Clinical Pharmacology

Characteristics and Actions of Thyrogen

Thyrotropin alfa is a heterodimeric glycoprotein comprised of 2 non-covalently linked subunits, an alpha subunit of 92 amino acid residues containing 2 N-linked glycosylation sites, and a beta subunit of 118 residues containing 1 N-linked glycosylation site. The amino acid sequence of thyrotropin alfa [rhTSH, recombinant human thyroid stimulating hormone (TSH)] is identical to that of human pituitary TSH.1

Human pituitary TSH and rhTSH1

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Binding of thyrotropin alfa to TSH receptors on normal thyroid epithelial cells or on well-differentiated thyroid cancer tissue stimulates iodine uptake and organification and synthesis and secretion of thyroglobulin (Tg), thyroxine (T4), and triiodothyronine (T3).1

Prior to radioiodine remnant ablation, serum TSH elevation is used to promote uptake of radioiodine by thyroid cells or thyroid cancer cells. Elevation of TSH may be achieved by withholding synthetic thyroid hormone medication after thyroidectomy, with subsequent rise of endogenous pituitary TSH. 

However, withdrawal of T4 and T3 results in hypothyrodism.2

Normal thyroid physiology3

Thyroid hormone withdrawal results in a slow rise in TSH levels over several weeks.4

Alternatively, rhTSH can be administered to promote uptake of radioiodine without withdrawal of T4 and T3.1

TSH stimulation is necessary for some methods of follow-up testing, including whole-body scans and serum Tg. This may be achieved through administration of rhTSH or thyroid hormone withdrawal, as shown above.5

rhTSH Produces a Rapid Increase in TSH

The pharmacokinetics of rhTSH were studied in 16 patients with well-differentiated thyroid cancer given a single intramuscular dose of 0.9 mg. Mean peak concentrations of 116 ± 38 mU/L were reached between 3 and 24 hours after injection (median of 10 hours). The mean apparent elimination half-life was 25 ± 10 hours. The organ(s) of TSH clearance in humans have not been identified, but studies of pituitary-derived TSH suggest involvement of the liver and kidneys.1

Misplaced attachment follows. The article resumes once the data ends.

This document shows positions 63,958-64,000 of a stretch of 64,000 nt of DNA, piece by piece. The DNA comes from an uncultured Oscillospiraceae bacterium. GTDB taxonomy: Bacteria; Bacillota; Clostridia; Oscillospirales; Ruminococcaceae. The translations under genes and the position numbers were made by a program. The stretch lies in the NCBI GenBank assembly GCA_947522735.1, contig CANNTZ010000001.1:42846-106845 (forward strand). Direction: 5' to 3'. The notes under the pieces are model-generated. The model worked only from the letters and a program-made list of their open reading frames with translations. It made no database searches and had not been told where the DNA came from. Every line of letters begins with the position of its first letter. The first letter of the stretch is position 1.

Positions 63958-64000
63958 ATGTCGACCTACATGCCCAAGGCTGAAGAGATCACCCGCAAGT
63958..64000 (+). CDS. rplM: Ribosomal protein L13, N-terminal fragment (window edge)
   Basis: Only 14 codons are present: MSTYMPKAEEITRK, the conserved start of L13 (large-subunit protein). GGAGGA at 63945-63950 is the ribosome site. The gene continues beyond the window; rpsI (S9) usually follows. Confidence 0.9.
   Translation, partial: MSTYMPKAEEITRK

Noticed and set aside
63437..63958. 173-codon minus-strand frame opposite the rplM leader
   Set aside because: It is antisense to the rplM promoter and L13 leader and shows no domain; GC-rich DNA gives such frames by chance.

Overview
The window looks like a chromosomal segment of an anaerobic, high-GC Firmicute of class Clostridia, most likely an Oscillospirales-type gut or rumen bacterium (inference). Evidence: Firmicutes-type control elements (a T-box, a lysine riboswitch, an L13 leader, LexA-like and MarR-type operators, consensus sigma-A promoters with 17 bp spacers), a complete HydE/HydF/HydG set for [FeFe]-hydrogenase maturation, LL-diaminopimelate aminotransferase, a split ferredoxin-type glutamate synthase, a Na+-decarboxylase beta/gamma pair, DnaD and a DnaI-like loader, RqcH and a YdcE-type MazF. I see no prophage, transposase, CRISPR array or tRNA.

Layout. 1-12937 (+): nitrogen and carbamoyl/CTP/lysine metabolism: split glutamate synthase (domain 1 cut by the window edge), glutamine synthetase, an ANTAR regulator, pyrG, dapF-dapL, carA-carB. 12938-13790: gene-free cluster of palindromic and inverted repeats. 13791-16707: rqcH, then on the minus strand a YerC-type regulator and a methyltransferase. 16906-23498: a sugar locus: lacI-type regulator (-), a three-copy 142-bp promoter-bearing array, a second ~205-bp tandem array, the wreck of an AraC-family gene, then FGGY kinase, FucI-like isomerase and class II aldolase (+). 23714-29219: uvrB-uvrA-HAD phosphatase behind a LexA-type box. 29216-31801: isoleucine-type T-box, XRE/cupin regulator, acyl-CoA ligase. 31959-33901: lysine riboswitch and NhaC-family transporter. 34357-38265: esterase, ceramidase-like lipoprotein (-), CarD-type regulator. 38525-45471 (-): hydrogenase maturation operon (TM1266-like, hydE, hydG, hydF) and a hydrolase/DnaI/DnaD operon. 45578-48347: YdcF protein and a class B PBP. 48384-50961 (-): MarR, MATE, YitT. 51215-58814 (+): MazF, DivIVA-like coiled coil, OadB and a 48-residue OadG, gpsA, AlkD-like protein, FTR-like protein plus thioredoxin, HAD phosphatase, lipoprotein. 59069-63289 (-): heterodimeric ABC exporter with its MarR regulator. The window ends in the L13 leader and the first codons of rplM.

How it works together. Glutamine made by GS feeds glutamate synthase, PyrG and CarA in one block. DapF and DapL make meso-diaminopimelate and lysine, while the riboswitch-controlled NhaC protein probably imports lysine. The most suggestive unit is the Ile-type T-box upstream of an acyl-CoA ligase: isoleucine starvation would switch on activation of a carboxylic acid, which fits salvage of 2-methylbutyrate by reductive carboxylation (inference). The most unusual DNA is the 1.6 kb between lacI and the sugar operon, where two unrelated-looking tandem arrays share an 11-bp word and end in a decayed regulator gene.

Serum TSH concentration6

References

  1. Thyrogen (thyrotropin alfa for injection) Package Insert. Cambridge, MA. Genzyme Corp. 2014.
  2. Carballo M, Quiros RM. To treat or not to treat: the role of adjuvant radioiodine therapy in thyroid cancer patients. J Oncol. 2012; doi:10.1155/2012/707156.
  3. Mariotti S. Physiology of the Hypothalamic-Pituitary Thyroidal System. Thyroid Disease Manager. 2011. Available at: http://www.thyroidmanager.org/chapter/physiology-of-the-hypothalmic-pituitary-thyroidal-system/. Accessed Nov 6, 2015.
  4. Rosario PW, Salles DS, Purisch S. Area under the curve of TSH after levothyroxine withdrawal versus administration of recombinant human TSH (rhTSH): possible implications for tumor growth. Arq Bras Endocrinol Metabol. 2009;53:767-770.
  5. Haugen BR, Alexander EK, Bible KC, et al. 2015 American Thyroid Association Management Guidelines for Adult Patients with Thyroid Nodules and Differentiated Thyroid Cancer. Thyroid. 2015; doi: 10.1089/thy.2015.0020.
  6. Data on file, Sanofi Genzyme.

INDICATIONS AND USAGE
Thyrogen is a thyroid stimulating hormone indicated for:

Diagnostic: Use as an adjunctive diagnostic tool for serum thyroglobulin (Tg) testing with or without radioiodine imaging in the follow-up of patients with well-differentiated thyroid cancer who have previously undergone thyroidectomy.

Limitations of Use:
Thyrogen-stimulated Tg levels are generally lower than, and do not correlate with Tg levels after thyroid hormone withdrawal. Even when Thyrogen-Tg testing is performed in combination with radioiodine imaging, there remains a risk of missing a diagnosis of thyroid cancer or underestimating the extent of the disease. Anti-Tg Antibodies may confound the Tg assay and render Tg levels uninterpretable.

Ablation